Bin Talal in 2007 donated $250,000 to the James Baker III Institute at Rice University.

Bennett is also close to the Bush family. He graduated from both Yale University and Phillips Academy in Andover, Mass. In 2002, bin Talal donated $500,000 to help fund the George Herbert Walker Bush Scholarship at Phillips Academy.

The Cordoba documentary

The Cordoba Initiative is promoting the Ground Zero mosque. According to its tax filing, its mission statement, among other things, is to “address the root causes of international terrorism.”

Cordoba was the center of the Islamic caliphate in Spain, and the Cordoba mosque was built over the cathedral there.

Rauf has also worked on a documentary film – “Out of Cordoba” – by New York director Jacob Bender, a peace activist and Islamic apologist. The 2008 film, for which Rauf is listed as an adviser, purports to document how Islam led Europe out of the Dark Ages.

“Cordoba was the most advanced city on the European continent,” Bender says.

He also claims it was the most tolerant, allowing Christianity and Judaism to “coexist” with Islam.

Bender said he made the film to respond to “growing evidence of Islamophobia and attacks upon Muslims,” adding that “negative stereotypes about the Muslim are the result of ignorance.”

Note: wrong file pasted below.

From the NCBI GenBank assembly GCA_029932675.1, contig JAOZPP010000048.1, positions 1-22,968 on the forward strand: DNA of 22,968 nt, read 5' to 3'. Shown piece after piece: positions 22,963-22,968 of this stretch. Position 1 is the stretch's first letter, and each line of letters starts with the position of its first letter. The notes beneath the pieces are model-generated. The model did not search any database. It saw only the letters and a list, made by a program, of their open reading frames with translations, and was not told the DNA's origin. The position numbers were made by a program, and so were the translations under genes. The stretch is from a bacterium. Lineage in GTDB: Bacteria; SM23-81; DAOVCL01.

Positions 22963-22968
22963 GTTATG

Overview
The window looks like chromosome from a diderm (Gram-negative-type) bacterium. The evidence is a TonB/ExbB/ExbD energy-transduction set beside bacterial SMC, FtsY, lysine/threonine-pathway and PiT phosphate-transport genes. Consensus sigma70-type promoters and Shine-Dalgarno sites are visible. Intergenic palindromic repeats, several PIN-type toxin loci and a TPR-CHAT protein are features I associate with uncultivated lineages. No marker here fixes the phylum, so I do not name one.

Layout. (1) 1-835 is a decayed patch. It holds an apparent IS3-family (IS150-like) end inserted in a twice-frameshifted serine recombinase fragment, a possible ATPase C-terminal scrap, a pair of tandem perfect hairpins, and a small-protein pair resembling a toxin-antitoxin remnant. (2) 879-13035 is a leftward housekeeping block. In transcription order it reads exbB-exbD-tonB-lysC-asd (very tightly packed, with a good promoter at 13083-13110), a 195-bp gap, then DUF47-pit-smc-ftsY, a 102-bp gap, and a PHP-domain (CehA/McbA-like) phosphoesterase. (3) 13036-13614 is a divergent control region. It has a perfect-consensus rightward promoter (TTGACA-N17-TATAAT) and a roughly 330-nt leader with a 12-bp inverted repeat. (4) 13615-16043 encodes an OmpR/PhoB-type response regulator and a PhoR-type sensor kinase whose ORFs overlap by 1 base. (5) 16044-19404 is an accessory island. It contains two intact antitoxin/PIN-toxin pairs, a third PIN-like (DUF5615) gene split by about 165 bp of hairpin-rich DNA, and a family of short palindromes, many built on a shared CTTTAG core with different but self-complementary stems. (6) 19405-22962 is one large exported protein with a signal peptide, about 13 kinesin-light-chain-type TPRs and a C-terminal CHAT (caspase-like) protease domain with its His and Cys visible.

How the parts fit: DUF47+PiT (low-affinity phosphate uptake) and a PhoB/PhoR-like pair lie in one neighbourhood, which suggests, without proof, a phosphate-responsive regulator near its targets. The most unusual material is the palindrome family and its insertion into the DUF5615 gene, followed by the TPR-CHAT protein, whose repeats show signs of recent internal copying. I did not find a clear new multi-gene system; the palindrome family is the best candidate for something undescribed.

“American society has always been quite isolated, not wanting to know about the rest of the world. Secondly, American popular cultures always needed an enemy to confront,” he said. “First it was the native Americans, [then] Germans in World War I, and later the communists.”

Then came 9/11 and the war on terror. “In recent years people in the United States looked to justify the huge military budget by finding a new enemy in the Arab and Muslim world,” Bender continued. “The 9/11 and al-Qaida presented them with an opportunity to say that Islam is an enemy of the West.”

Muslim leaders around the world have given the film rave reviews.

“The film will contribute to solving the problem of misunderstanding between the Islamic world and the West,” gushed OIC Secretary General Ekmeleddin Ihsanoglu, who has proposed with CAIR an international law criminalizing blasphemy of the Muslim prophet Muhammad.

Listed first among “major funders” backing the film: Alwaleed bin Talal Foundation.

Another backer is the Islamic Society of North America, which bin Talal also finances. The uncle of Rauf’s wife, Daisy Khan, serves on ISNA’s board. The U.S. government recently named ISNA an unindicted co-conspirator in the largest terror-finance case in U.S. history.

An ISNA affiliate – the Graduate School of Islamic and Social Sciences – changed its name after federal agents raided its offices after 9/11 on suspicion of supporting terrorism. Northern Virginia-based GSISS is now known as Cordoba University.